GoAnimate For Schools Speaks This French School’s Language

A student records his French homework directly into GoAnimate for Schools.
A student records his French homework directly into GoAnimate for Schools.

To answer the question of how to motivate intermediate French immersion school students to speak French in and out of the classroom, to step outside of the academic French and into the casual, conversational arena, it is necessary to consider their interests beyond the classroom. In this age of electronic resources, entertainment, games, education and employment, is it any wonder that students can be motivated through the use of electronics in the classroom?

Once introduced to the application, the students dove in with an incredible ability to decode all the options and adeptly maneuver through the vast possibility of character, scenes, props and actions. Within 30 minutes, they knew more about the program than I had after two hours. The difficulty at this point was not engaging them but in keeping them on the specific task rather than the creative cycle of character creation. Given the limited number of computer lab hours in the week, I was not able to devote too much time to the actual video creation. At least half of the process was spent researching, writing and refining the video script. The students were given the option to create their characters at home, which a good number of them decided to do. The vast majority also looked for outside class time to work on the video more as we neared the deadline for completion.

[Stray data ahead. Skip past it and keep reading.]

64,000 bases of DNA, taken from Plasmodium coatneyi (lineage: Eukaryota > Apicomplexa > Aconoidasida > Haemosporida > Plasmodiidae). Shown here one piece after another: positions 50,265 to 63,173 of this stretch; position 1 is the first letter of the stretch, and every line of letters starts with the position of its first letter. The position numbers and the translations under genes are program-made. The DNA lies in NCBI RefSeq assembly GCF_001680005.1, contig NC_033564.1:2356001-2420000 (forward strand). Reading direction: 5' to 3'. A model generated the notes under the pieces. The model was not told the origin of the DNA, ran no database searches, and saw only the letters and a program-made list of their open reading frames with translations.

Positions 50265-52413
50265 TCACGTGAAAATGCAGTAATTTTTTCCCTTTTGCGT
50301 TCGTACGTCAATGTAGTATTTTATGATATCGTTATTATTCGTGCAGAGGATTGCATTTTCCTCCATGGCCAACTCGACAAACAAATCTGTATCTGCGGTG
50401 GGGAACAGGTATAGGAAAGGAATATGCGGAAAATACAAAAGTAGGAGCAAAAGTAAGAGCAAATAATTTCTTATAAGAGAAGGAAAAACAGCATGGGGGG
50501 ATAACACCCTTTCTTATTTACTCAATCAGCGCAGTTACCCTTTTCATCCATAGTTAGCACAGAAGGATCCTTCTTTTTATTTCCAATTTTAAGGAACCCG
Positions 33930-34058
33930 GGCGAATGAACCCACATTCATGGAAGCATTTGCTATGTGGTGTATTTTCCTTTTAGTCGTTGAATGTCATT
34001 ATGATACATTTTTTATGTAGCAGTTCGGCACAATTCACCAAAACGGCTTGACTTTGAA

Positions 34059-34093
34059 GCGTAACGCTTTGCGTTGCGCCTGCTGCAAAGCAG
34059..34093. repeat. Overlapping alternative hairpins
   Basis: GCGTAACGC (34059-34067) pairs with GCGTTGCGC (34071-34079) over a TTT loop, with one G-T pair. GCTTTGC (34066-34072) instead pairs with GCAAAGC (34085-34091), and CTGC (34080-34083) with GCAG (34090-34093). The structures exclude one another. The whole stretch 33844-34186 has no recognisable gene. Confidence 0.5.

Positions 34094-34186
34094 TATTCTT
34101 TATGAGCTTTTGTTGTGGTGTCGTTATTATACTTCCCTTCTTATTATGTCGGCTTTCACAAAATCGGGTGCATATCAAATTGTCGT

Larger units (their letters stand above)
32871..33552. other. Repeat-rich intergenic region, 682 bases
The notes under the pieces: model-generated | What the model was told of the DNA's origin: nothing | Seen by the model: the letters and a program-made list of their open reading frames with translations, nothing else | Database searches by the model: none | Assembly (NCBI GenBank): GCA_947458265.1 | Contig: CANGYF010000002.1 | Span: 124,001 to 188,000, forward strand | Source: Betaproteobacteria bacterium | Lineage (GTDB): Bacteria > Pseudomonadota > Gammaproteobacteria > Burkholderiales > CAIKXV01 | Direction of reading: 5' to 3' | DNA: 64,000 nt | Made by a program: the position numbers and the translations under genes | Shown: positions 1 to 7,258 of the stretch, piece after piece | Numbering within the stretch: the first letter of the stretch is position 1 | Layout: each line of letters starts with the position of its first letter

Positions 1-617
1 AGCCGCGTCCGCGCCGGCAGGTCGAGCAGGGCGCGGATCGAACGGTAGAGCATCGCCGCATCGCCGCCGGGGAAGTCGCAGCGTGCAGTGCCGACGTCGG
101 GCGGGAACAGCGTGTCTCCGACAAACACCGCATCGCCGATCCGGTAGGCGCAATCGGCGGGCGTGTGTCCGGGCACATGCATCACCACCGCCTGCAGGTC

The application provides a vast number of options to modify the video, which gave the students serious motivation, personal investment, and creative control as well as enabling them to produce very unique, personalized videos. Another fabulous feature was the ability to add the students’ own audio to the characters and change the vocal tone, which inevitably had students not only just speaking French, but also playing with the language, laughing at themselves and each other and really immersing themselves in the project.

Pauline Haarer03Another option to make a short video as opposed to a movie would enable teachers to undertake a shorter project, when necessary. While not allowing for as much creative control, this would be a great option for the younger classes or a good beginning step to introduce the program without all the (sometimes distracting) options the first time around.

Ultimately, the project was a fantastic, well-received, motivating, engaging task that helped me realize my goal to encourage French language conversation outside the classroom while engaging students in French conversation and research inside the classroom.


-Camille Pardis, French



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